The Syrian refugee crisis is now in its sixth year. This week marks Refugee Week 2017, the UK’s largest festival celebrating the contribution of refugees and promoting the understanding of why people seek refuge.
The Syrian refugee crisis has been described by the United Nations High Commission for Refugees (UNHCR) as the largest humanitarian and refugee crisis of our time, with over 5 million people having fled Syria to the surrounding countries of Lebanon, Jordan and Turkey since 2011, with 1 million having requested asylum in Europe.
According to UNHCR, 47.5 per cent of all Syrian refugees are under the age of 18, reflecting the demographic in the region. In the surrounding host countries of Lebanon, Jordan and Turkey, approximately 1 million young Syrians are out of school. When it comes to higher education, pre-civil conflict figures suggest that 26 per cent of Syrians entered higher education; in 2015, the Institute of International Education (IIE) estimated that almost half a million university-aged Syrian students were refugees, with 150,000 estimated to be qualified for university admission, yet less than 6 per cent have secured university places.
When it comes to supporting education in the international humanitarian response to the Syrian refugee crisis, there is a significant funding gap. In addition, research indicates an absence of recorded philanthropic support to both Palestinian and Syrian refugee education, with few exceptions, by corporations in the Arab region.
The scale of the Syrian refugee crisis and the challenge of mitigating a ‘lost generation’ of the education of Syrians is a critical one. As young Syrians struggle to enter higher education, they are navigating a range of complicated and often contradictory systems at local, national and international levels, between immigration and asylum policies on the one hand, and education policies on the other. We also see the rise of populist right-wing politics in Europe and the United States and securitisation discourses that construct the refugee as ‘dangerous’.
Research undertaken at the University of Birmingham’s School of Education focuses on citizenship and inclusion, through the lens of education, naturalisation, migration and asylum policies, in particular within the context of pluralist/multicultural societies, and societies in conflict.
While research undertaken in 2014–15 at the American University of Beirut in Lebanon, compared how Syrian and Syrian-Palestinian refugee women are conceptualised in official discourses and documentation by international organisations (such as the UNHCR) for an international audience – with what these women actually do ‘on the ground’ in Lebanon. The official narrative constructs the refugee as apolitical, with women in particular presented as vulnerable – economically, physically and sexually. Through the examination of local initiatives in Lebanon, we can see how these women in their communities constitute themselves politically, rupturing the status quo of their legal and political exclusion.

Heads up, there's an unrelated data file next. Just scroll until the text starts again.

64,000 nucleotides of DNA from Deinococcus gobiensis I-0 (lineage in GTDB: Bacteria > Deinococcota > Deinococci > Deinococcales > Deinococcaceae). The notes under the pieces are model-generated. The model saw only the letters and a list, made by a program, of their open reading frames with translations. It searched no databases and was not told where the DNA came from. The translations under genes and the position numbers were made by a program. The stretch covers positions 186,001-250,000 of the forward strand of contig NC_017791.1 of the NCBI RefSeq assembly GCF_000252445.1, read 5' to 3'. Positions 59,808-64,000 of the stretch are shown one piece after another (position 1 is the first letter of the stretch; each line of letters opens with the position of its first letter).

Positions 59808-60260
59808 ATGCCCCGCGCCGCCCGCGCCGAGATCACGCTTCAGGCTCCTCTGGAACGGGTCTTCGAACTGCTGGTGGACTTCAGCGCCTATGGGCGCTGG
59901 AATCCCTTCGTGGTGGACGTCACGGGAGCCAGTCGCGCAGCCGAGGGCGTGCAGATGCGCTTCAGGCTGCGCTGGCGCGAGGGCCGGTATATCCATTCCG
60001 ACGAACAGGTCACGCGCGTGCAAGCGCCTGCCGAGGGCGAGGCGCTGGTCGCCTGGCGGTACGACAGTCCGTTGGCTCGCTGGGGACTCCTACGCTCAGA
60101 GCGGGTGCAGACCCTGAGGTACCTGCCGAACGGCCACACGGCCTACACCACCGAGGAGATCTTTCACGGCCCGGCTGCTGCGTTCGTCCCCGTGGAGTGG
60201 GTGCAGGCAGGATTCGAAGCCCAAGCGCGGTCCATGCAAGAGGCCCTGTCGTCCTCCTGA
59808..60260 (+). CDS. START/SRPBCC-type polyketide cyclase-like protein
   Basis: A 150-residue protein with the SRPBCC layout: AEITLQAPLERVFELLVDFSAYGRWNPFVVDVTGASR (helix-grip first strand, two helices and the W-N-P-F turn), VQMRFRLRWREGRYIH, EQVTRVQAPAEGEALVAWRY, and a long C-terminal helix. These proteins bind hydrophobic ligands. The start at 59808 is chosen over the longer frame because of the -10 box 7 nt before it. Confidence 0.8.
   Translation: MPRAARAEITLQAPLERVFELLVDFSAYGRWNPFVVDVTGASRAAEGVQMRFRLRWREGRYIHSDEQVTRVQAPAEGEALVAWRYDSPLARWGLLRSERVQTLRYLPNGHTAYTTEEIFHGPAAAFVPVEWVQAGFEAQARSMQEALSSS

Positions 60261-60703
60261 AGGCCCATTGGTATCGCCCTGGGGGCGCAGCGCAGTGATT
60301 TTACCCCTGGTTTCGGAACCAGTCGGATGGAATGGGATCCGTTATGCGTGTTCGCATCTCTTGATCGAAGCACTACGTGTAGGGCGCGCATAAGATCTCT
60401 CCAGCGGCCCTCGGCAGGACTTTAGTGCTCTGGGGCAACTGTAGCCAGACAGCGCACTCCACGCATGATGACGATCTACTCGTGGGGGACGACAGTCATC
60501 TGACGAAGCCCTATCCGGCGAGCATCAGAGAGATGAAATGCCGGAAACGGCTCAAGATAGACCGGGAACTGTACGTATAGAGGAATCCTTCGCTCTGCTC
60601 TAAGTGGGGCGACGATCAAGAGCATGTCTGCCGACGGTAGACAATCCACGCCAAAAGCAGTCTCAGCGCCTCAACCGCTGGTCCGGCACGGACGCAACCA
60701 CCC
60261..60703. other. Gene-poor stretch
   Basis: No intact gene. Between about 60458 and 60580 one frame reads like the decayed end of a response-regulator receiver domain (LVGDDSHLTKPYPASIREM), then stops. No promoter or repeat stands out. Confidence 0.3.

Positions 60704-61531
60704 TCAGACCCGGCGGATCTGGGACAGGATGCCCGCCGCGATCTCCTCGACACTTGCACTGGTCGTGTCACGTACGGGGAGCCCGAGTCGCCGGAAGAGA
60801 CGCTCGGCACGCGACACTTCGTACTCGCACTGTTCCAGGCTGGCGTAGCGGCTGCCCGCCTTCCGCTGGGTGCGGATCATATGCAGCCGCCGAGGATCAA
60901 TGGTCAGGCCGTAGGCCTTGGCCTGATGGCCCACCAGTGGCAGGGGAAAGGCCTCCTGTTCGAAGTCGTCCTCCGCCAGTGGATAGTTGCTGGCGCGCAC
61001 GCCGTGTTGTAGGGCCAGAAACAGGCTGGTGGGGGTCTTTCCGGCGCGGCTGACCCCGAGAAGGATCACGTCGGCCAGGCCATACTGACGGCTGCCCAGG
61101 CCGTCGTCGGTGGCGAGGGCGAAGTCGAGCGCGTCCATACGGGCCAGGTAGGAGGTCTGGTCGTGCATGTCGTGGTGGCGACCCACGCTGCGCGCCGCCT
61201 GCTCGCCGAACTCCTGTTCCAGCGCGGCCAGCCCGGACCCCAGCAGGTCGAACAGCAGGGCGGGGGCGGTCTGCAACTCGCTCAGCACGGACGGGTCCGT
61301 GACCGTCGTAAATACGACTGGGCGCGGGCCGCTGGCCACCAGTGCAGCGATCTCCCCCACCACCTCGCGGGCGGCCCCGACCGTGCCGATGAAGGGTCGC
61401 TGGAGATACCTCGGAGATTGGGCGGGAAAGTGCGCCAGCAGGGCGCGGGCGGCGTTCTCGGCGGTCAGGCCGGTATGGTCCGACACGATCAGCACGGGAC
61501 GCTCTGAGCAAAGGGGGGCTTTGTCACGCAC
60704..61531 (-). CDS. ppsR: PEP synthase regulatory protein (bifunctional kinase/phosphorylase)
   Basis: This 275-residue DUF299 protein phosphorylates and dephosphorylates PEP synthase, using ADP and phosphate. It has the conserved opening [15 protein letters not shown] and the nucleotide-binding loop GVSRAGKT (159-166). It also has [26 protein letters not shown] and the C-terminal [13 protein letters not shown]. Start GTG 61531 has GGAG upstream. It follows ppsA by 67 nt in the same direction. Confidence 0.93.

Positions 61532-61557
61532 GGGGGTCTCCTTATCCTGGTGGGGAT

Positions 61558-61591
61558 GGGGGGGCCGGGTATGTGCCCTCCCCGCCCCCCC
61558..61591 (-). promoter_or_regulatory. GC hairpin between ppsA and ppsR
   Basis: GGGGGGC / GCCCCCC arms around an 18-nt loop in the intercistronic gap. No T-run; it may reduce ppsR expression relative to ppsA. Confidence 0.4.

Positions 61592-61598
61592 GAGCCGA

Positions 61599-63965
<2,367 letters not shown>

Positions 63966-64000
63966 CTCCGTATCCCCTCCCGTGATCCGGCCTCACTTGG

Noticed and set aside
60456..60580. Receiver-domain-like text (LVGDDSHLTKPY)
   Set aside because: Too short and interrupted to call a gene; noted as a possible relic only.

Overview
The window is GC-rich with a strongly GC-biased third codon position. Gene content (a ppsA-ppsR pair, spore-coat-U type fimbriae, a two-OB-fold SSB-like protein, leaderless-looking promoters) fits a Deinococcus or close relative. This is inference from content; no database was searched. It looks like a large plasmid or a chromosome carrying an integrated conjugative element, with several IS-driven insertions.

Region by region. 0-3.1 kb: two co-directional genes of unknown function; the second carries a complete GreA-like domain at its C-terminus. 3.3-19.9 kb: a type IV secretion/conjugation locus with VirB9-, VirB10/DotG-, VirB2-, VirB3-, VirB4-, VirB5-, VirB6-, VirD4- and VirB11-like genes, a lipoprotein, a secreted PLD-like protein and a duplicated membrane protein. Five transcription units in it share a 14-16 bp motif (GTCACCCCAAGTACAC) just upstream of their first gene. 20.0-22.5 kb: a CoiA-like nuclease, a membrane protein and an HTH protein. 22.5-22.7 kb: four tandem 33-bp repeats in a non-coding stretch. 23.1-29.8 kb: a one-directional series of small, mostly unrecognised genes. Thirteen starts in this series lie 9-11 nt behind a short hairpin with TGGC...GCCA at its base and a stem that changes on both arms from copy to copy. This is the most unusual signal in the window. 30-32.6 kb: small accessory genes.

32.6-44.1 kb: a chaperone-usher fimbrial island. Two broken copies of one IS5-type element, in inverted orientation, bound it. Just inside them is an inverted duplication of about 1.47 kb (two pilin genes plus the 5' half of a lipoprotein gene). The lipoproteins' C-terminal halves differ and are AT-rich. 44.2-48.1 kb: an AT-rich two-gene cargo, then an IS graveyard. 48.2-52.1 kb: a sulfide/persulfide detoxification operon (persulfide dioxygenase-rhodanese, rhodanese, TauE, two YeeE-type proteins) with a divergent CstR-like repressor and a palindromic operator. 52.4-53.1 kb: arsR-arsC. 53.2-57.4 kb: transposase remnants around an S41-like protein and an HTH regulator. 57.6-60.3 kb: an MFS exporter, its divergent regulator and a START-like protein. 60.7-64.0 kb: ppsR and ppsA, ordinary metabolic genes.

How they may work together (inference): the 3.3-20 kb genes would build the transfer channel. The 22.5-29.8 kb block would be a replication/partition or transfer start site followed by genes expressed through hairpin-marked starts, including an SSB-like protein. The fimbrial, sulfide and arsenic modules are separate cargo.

There are a number of practical initiatives by individual universities, consortia and international organisations to support Syrian refugee students through scholarships, as well as hosting scholars in exile. The research project at the American University of Beirut in Lebanon is engaged in a range of practical initiatives, including producing policy briefs, on Syrian refugees and education in Lebanon, and widening access to higher education in the Arab world, as well as hosting a free online course to over 6,000 students, on ‘Citizenship in the Arab World’.
The sheer scale of the crisis in Syria is unprecedented and likely to be a protracted one, therefore mapping Syrian refugees entering higher education in the region, and beyond, will be the first systematic project to be undertaken by the University of Birmingham’s funded ‘Global Challenges’ PhD scholar later this year.
It is hoped this important evidence base will lead to bold and innovative interventions – which are critically needed in this area.